If you fancy a stop off at Pilgrim on your way to Bannerman’s you should keep in mind it is a popular Fringe venue, typically hosting various stand up and live music acts. These can vary greatly so don’t come in with expectations of Jimmy Carr or Frankie Boyle; some acts are truly cringe worthy. That said, Pilgrim itself is worth a visit owing to its unique interior design which lives up to its traveller moniker. Suitcases and backpacker memorabilia adorn the inside, where you will likely encounter fellow travellers. Student friendly in spite of being surprisingly expensive, Pilgrim caters largely to international customers by fortune of nearby hotels and hostels.
Now you have hit the Cowgate, cross over to the bottom of Niddrie Street. One of Edinburgh’s core rock and metal bars, Bannerman’s hosts many live music acts on a daily basis. The staff are unmatched in their hospitality, willing to offer recommendations on alcohol or simply just lend themselves to chat when not busy. Being part of the vaults, Bannerman’s interior adheres to the history of its city, with the goth and rock vibe giving it a sunken cave-like atmosphere.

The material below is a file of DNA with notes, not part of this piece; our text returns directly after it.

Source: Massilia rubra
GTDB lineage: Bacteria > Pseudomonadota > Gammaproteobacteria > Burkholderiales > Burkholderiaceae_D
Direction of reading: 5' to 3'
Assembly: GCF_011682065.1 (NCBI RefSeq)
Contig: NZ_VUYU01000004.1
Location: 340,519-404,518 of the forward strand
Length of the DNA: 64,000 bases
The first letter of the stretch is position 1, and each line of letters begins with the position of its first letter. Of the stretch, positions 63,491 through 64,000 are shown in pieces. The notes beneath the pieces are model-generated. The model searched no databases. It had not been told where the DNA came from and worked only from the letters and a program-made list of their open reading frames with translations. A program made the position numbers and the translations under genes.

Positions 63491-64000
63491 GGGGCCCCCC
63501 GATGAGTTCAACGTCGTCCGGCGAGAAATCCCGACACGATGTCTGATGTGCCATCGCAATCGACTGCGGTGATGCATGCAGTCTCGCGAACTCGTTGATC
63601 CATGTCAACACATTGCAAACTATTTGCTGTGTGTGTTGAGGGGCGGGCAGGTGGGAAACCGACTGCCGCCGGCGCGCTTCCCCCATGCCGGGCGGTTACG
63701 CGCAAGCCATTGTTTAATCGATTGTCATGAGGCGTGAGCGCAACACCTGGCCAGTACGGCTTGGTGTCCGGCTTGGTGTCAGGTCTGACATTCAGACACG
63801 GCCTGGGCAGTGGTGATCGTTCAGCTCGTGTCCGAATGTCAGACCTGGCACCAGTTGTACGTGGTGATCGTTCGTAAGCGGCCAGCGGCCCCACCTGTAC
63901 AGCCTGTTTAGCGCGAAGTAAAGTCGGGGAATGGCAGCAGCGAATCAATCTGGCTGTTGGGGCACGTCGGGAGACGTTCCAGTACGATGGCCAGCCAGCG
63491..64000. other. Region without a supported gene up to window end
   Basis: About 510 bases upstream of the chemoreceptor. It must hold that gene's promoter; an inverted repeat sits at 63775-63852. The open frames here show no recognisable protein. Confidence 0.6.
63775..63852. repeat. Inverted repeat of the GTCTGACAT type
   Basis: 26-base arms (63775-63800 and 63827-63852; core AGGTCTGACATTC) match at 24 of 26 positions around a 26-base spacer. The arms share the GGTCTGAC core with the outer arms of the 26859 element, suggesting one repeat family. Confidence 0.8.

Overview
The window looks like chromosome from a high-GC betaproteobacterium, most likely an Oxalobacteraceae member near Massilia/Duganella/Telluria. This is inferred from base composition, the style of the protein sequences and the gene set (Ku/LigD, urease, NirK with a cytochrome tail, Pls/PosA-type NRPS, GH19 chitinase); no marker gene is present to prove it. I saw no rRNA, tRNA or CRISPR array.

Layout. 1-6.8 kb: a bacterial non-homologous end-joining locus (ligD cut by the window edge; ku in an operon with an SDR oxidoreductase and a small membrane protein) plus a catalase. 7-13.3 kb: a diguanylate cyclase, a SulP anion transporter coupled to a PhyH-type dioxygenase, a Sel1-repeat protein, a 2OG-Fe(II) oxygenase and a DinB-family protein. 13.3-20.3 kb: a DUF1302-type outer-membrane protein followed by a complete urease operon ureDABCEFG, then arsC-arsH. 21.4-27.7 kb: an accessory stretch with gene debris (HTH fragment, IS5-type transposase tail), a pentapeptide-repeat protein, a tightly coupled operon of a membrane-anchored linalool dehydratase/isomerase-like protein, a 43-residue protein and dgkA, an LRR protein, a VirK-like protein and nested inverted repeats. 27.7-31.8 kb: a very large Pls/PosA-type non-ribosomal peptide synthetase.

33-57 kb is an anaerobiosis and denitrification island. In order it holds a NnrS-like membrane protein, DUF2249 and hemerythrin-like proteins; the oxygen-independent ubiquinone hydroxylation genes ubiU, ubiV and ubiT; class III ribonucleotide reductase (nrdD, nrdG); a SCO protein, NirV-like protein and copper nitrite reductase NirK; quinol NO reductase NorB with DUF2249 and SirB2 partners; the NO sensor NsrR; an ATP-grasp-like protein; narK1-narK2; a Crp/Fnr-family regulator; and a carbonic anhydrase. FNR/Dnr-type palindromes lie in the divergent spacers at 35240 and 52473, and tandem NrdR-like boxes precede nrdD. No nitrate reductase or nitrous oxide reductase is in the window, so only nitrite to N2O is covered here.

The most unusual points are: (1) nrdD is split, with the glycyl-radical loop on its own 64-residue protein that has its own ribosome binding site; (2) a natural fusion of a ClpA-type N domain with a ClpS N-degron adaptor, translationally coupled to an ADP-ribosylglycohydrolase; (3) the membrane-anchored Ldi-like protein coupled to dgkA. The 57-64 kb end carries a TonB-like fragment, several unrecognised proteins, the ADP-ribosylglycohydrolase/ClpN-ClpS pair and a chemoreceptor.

Having finished your drink in the penultimate bar, Bannerman’s should have served as a warm for the expansive live music bar/club that is Stramash. Turn right down the Cowgate as you exit and you’ll see Stramash located over the road in a refurbished church – one of the few items to stand the test of the infamous Cowgate fire of 2002. Stramash almost always has live music on, so consider this the closing number to your pub crawl. You can stay in the Celtic themed bar until 5am, or venture further afield into nearby clubs. In either case, you won’t be low on options being in the centre of town.